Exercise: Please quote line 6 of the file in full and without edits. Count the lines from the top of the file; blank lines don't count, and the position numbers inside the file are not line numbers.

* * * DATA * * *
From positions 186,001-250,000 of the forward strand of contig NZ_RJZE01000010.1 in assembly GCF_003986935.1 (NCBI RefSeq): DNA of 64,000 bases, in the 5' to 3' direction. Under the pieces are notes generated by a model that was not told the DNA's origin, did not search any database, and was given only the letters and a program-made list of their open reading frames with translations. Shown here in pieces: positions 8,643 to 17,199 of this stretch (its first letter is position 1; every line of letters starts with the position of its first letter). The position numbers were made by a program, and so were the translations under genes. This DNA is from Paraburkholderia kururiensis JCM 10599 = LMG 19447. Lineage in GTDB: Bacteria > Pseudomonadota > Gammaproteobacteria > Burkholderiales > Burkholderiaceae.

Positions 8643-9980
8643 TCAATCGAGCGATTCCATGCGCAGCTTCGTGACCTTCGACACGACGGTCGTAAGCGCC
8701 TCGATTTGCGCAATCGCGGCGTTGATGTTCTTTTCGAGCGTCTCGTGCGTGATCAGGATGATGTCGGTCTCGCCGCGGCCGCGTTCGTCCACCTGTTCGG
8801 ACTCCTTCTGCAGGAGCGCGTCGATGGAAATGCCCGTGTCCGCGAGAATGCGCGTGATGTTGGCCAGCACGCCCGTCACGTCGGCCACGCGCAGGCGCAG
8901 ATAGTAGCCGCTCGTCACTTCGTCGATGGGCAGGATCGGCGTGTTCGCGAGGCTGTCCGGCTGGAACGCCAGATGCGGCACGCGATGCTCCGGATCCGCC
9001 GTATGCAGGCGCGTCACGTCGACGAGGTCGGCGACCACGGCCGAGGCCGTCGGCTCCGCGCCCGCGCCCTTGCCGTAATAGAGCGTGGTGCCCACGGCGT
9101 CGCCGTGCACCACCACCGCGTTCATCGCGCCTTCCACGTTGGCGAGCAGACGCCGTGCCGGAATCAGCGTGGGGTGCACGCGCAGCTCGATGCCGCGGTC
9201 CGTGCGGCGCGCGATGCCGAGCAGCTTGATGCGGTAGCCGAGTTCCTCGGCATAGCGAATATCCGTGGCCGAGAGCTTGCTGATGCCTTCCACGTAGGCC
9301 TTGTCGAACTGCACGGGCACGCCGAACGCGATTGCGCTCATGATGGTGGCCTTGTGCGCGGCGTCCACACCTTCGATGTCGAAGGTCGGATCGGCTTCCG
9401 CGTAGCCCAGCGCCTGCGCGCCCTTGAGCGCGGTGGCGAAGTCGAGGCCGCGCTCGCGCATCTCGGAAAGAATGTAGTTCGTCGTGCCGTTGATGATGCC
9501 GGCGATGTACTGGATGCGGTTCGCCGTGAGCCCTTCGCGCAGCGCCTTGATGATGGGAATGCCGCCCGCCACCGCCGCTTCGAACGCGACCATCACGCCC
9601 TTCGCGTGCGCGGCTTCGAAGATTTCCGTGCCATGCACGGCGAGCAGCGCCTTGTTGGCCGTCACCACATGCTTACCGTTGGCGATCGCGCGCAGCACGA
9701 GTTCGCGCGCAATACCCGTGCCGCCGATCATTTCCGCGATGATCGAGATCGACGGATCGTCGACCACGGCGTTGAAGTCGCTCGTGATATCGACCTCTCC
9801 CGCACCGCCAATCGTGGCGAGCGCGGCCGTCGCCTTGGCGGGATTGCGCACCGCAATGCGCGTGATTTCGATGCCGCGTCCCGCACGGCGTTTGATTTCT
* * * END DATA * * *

8901 ATAGTAGCCGCTCGTCACTTCGTCGATGGGCAGGATCGGCGTGTTCGCGAGGCTGTCCGGCTGGAACGCCAGATGCGGCACGCGATGCTCCGGATCCGCC